“After 9/11, watching on TV the horrific tragedy of the twin towers coming down, knowing how many first responders were killed trying valiantly to evacuate those buildings, I had a very difficult time praying for first responders. I’d try, and often feel like my prayers were going nowhere. Other times, I’d burst into tears without really understanding why, sometimes just because I saw emergency lights flashing. It got to the point I quit trying to pray for first responders even though I knew I shouldn’t stop. When I read ONE TUESDAY MORNING, it finally clicked. Seeing what happened, recognizing the tremendous impact it had on the lives of so many people, left me traumatized in a way that blocked my ability to pray. That was one of the hardest fiction books I think I have ever read because walking through the trauma with those characters walked me through my own trauma and deeply suppressed grief. Ever since then, I’ve been able to pray again for our first responders without a problem.” ~Dawn M. Turner, author BEYOND HOPE

THIS PRESENT DARKNESS and PIERCING THE DARKNESS by Frank Peretti
"These novels opened my eyes to spiritual warfare. I realize Mr. Peretti’s books are works of fiction and the spiritual battles may not truly look the way he described them. However, his stories brought home the reality of angels and demons fighting in the heavenlies in response to the prayers of the saints. In response to my prayers.” ~Lora Young
 
THE DOG THAT TALKED TO GOD by Jim Kraus
Quirky and yet anyone who's ever experienced suffering and loss will find themselves unexpectedly moved in this bittersweet, honest examination of one character's raw grief, doubts and anger coupled with God's unending love for each soul. This caused me to reflect on the losses in my own life and the various ways—good and bad—I've reacted toward them. ~Lisa Carter, author CAROLINA RECKONING

RECLAIMING LILY by Patti Lacy
Exquisite rendering of all sides of international adoption and the emotional scars many people carry regardless of nationality. Beautiful picture of God's grace and sufficiency. This struck me that no matter the scars of your past, God has a perfect plan for my life. And my life will be at its best and safest in His hands. ~Lisa Carter

BENEATH A SOUTHERN SKY by Deborah Raney
Thought-provoking, Deborah Raney's story will remain etched in your heart and mind forever.
Bittersweet, almost haunting, ending. One of my favorite examples of the truest kind of love. This one helped me to internalize Christ's sacrificial love for me in a whole new dimension. ~Lisa Carter

CROSSING OCEAN by Gina Holmes
Powerful. A journey that takes the reader—heart, mind and body—into one person's dark night of the soul and beyond. This reminded me how though we don't always understand His plans, He desires our ultimate good and through faith, we believe that He will bring His best for us to pass. ~Lisa Carter

LOST AND FOUND by Ginny Yttrup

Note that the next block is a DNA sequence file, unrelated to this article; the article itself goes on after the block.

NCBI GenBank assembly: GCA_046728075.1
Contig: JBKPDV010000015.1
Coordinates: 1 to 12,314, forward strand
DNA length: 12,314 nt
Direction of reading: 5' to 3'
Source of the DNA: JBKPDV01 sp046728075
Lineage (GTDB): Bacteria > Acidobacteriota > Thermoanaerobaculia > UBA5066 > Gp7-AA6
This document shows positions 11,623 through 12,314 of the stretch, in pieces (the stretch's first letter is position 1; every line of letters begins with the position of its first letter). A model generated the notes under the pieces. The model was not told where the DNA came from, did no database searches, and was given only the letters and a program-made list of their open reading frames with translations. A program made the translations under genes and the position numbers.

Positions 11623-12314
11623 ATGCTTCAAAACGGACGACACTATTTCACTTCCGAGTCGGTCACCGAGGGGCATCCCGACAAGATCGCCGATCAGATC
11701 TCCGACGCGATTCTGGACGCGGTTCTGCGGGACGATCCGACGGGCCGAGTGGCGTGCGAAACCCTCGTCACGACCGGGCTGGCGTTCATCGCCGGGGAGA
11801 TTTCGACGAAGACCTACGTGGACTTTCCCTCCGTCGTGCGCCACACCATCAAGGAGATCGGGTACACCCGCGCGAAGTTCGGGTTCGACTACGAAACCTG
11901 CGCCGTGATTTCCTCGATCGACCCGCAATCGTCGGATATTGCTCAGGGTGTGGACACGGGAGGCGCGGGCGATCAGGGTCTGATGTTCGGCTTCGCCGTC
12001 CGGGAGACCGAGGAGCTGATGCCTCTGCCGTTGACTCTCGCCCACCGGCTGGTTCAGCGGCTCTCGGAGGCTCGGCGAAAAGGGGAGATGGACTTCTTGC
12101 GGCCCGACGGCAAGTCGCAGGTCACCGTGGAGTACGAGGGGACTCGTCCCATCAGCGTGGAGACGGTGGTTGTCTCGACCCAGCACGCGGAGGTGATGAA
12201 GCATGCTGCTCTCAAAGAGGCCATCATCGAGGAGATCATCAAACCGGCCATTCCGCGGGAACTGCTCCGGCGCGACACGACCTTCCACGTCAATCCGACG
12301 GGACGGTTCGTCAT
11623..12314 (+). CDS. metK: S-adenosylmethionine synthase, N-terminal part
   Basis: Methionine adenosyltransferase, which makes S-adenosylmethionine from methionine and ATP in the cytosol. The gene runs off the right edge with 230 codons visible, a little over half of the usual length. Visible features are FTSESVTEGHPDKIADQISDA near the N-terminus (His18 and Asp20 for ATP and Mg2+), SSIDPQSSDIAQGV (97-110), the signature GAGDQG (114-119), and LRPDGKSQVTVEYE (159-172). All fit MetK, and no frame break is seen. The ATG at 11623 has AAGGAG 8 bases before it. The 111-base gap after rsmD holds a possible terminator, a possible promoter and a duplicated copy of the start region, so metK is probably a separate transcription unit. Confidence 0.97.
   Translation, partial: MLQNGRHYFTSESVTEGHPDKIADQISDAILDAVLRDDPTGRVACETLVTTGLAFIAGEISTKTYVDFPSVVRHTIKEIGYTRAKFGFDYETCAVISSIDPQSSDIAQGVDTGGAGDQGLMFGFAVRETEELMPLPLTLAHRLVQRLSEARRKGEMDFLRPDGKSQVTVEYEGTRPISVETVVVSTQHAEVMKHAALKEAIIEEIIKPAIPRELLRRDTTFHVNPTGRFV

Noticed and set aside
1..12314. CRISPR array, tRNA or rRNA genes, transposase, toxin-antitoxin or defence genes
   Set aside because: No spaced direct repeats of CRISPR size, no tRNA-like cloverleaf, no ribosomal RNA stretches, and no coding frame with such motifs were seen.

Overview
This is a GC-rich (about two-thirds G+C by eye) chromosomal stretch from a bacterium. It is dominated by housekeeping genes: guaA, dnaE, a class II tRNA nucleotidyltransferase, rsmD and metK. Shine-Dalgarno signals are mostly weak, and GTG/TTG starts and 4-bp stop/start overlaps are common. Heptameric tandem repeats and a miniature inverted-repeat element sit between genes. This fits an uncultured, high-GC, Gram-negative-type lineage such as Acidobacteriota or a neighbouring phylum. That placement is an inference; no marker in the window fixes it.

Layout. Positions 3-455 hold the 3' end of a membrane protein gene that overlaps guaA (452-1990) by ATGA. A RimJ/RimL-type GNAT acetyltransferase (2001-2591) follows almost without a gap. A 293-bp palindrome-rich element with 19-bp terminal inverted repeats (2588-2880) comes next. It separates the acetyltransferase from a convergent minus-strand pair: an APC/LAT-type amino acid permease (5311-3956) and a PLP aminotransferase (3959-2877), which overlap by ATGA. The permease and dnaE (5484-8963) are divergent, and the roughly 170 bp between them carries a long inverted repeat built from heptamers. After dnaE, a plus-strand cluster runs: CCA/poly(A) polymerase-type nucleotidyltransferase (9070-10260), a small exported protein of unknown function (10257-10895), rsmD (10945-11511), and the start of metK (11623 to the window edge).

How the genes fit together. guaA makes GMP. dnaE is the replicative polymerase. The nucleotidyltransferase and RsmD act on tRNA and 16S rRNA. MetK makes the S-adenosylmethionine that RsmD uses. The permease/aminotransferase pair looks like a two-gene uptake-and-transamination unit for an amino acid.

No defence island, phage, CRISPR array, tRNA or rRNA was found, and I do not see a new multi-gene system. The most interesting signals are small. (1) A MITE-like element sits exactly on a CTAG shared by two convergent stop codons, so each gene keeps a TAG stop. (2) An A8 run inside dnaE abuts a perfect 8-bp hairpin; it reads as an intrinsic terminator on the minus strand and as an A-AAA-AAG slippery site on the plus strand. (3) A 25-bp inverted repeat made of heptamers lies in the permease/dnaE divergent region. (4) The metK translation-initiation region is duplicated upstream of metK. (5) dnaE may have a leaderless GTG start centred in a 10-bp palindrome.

Ginny has a knack of making you draw closer to God, increasing faith and knowledge about Him. Her characters are believable and easy to relate to and/or identify with. They become friends that, if you aren't careful, you begin praying for.” ~Anne Baxter Campbell

UNEXPECTED CHRISTMAS HERO by Kathi Macias
“Kathi writes books that draw attention to a need, in this case homeless people. One is a Viet Nam Vet and the other a widow with two small children. Too many of us tend to turn a blind eye to homeless folks, relegating them to lost causes not worth our time; or perhaps we think the problem is too big for one person to make a difference. Kathi demonstrates in this book that perhaps one person being helped is significant. If each of us who could helped one person, we might be able to get the homeless off the streets and in the process of either becoming productive citizens or at least getting help for their disabilities.” ~Anne Baxter Campbell

THE O’MALLEY FAMILY SERIES by Dee Henderson
“Life can change in small increments - and those changes can last longer. For instance, every romance novel I read reminds me to love my husband! This series showed female characters in non-traditional careers. These women had a focus beyond catching a man and having children. The importance of their work took them out of their homes and often put them in danger. The stories were well written, braiding suspense, romance, and a spiritual thread. They expanded the boundaries of Christian fiction.” ~Cathy Richmond, SPRING FOR SUSANNA
 
Dina Sleiman’s List of Novels that Impacted Her Life
HAVAH by Tosca Lee
Gave me a whole fresh perspective on God's design for marriage and sex and how we mess it up.
BOOK OF DAYS by James Rubart
Gave me a very strong understanding on how important every decision we make is.
ARENA by Karen Hancock
Helped me to understand spiritual warfare on a new level.
A TIME TO DANCE by Karen Kingsbury
Encouraged me to keep trying with my marriage.
EMBRACE ME by Lisa Samson
Helped me to refine what sort of Christian I wanted to be.
PASSION OF MARY-MARGARET by Lisa Samson
Challenged me to give more and sacrifice more.
A STRAY DROP OF BLOOD by Roseanna White
Gave me a new and clearer vision of Christ's sacrifice and the power of his blood.
THE OPPOSITE OF ART by Athol Dickson
Caused me to seek God's face with more passion than before.
DELIVER ME FROM EVIL by Kathy Macias
Awakened me to the plight of sex trafficking on a new level. 



QUESTIONS OF THE DAY:: Have you ever read a Christian novel that impacted your life? How have you been changed by the book? What book(s) are on your 2013 To Read List?